“He looks like (Derrick Henry),” he said. “I was like, dang, even his shoes and socks are the same way.”
Granted, there are striking similarities between Henry and Scarborough, including an almost-identical, upright running style, but so far Scarborough hasn’t come close to matching the former Heisman winner’s production despite being the perceived leader of the Crimson Tide backfield.
Through two games — both wins — sophomore Damien Harris leads Alabama with 183 yards on 20 carries, good for a 9.1 yards-per-carry average. B.J. Emmons is second with 59 yards on 12 carries and a touchdown. Scarborough is tied with true freshman quarterback Jalen Hurts with a team-high two rushing touchdowns.
So while he may look the part, Scarborough isn’t the one-man running show that Henry was. But Alabama is still the same dominating run outfit it’s been in previous years, only with a more running-back-by-committee approach.
“They are physical guys,” Wommack said. “I’ve never played Alabama when they didn’t have great backs. Some people might speculate that they haven’t done this or that, but they will. The’ve always had great backs.”
Alabama is 81-4 since the start of the 2008 season when rushing for at least 140 yards. The Crimson Tide’s only losses were at Auburn in 2013, at Ole Miss and vs. Ohio State in 2014 and against Ole Miss in 2015. Suffice to say, the Rebels (1-1) have history on their side.
And they’ll counter with a defensive front that has certainly met expectations through eight quarters in 2016. All-SEC defensive end Marquis Haynes and company have applied consistent pressure on opposing quarterbacks, including a near 32-percent clip against Florida State quarterback Deondre Francois.
However, that pressure hasn’t resulted in turnovers, chiefly due to the up-and-down play of the the Rebel linebackers and defensive backs. The overall numbers aren’t pretty, either.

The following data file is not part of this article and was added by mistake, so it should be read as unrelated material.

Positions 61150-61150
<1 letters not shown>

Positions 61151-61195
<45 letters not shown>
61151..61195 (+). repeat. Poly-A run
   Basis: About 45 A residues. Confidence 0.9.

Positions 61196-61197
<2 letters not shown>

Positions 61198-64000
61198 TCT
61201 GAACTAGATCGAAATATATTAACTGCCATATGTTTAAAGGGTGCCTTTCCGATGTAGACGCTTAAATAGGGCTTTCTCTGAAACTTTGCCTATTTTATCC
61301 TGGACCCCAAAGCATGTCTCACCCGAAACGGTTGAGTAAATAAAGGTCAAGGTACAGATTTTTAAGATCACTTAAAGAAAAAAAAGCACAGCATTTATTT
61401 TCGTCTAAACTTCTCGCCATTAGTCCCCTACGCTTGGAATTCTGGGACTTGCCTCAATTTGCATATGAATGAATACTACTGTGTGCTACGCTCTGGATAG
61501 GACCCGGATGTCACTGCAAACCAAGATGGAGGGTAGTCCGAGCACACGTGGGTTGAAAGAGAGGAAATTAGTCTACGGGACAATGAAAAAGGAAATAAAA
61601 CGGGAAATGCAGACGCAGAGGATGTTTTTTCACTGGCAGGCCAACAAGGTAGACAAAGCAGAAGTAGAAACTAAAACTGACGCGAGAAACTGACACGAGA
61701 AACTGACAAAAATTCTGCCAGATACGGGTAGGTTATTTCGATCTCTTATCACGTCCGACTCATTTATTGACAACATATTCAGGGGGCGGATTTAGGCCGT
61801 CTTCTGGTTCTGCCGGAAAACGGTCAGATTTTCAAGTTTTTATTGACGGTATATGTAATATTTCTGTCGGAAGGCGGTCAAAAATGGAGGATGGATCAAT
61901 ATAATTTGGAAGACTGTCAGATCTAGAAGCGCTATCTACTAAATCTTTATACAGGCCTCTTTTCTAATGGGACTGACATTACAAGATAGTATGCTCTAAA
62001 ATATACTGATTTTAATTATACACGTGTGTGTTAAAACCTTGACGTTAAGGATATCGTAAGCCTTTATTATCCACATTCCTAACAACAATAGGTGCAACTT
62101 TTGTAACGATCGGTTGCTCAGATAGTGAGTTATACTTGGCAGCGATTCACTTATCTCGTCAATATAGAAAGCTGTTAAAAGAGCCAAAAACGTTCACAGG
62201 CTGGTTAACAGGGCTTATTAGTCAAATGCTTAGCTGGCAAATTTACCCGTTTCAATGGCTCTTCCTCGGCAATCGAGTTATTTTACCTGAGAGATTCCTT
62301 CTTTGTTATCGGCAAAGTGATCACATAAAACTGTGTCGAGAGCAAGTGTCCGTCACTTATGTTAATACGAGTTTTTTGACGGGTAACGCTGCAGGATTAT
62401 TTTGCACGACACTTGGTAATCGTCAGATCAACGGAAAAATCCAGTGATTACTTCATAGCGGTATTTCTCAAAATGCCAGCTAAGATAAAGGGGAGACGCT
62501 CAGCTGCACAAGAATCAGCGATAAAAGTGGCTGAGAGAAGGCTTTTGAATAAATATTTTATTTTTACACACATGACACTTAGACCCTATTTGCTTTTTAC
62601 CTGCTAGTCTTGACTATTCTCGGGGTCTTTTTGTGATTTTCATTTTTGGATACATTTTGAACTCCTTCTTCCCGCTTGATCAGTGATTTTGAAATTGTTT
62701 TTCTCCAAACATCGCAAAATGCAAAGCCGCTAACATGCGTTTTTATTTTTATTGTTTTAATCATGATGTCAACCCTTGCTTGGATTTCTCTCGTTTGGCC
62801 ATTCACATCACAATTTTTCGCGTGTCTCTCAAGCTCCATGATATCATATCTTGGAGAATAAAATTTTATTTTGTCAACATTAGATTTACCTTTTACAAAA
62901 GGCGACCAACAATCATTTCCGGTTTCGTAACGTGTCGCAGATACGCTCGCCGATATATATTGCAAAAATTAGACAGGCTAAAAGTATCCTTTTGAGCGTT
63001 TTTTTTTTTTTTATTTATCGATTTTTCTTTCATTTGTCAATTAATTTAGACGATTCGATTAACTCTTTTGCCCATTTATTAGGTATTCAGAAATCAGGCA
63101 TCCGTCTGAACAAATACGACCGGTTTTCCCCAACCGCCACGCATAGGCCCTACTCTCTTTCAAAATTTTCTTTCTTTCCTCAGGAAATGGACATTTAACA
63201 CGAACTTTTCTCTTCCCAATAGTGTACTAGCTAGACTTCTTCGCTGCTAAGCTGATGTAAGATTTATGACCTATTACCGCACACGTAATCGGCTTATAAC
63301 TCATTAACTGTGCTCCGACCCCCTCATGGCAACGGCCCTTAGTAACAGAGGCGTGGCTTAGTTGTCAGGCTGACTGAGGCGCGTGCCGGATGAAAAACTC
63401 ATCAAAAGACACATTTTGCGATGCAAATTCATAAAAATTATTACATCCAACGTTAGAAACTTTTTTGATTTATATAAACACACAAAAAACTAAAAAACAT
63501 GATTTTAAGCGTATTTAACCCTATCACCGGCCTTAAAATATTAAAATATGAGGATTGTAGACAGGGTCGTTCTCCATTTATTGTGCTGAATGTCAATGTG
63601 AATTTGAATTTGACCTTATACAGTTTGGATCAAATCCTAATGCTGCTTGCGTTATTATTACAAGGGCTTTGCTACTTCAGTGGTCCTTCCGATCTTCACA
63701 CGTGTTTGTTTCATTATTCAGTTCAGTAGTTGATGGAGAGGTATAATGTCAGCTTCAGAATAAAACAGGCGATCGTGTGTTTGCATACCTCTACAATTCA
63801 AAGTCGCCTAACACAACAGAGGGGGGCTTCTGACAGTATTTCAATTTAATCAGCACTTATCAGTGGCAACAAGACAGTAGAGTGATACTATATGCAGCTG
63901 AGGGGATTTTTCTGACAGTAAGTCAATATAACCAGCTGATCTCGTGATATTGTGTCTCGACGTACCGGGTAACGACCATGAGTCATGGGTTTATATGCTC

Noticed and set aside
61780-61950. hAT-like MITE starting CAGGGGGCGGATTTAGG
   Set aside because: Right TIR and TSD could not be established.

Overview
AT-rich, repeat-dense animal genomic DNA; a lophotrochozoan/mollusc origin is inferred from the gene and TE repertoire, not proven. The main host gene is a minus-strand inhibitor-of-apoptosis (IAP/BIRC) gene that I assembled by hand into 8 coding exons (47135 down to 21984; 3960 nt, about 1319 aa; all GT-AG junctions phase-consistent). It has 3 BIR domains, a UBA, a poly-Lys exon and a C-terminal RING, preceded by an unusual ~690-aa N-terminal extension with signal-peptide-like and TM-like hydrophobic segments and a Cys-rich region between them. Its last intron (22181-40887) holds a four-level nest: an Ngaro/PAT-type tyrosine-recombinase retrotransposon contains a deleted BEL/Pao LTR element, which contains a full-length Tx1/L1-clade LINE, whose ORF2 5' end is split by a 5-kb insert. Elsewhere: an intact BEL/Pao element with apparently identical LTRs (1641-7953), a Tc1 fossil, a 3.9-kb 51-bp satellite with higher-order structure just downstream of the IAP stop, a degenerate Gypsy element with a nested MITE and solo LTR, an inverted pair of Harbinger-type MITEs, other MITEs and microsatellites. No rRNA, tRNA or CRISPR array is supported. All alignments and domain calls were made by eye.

Ole Miss is ranked No. 103 in the nation in rushing defense, No. 101 in total defense, No. 94 in red zone defense and No. 88 in pass yards allowed. Wommack believes the Rebels, first and foremost, have to be more competitive.
“That’s a big deal for us,” he said. “I thought in the (FSU) game a week ago Monday we were way off and way soft, and we don’t teach playing nine yards off. Sometimes that’s what I’ve talked about with it early in the season. Sometimes you talk to the young guys about doing those things. The lights come on and they are going against these big time SEC and ACC receivers and you have to learn that being off of them is just as bad as being close to them. I think that’s obvious and you see that on film. We have to fix that, and if they don’t do it our way we’ll play someone else.”
Ole Miss, of course, has already been decimated by injury, including the loss of junior cornerback Ken Webster to multiple torn ligaments in his knee early on in the 45-34 loss to Florida State.
The Rebels will line up against Alabama with a secondary of redshirt freshman Jalen Julius and walk-on senior Carlos Davis at cornerback; true sophomore Zedrick Woods and true freshman Myles Hartsfield at safety; and senior Tony Conner at husky.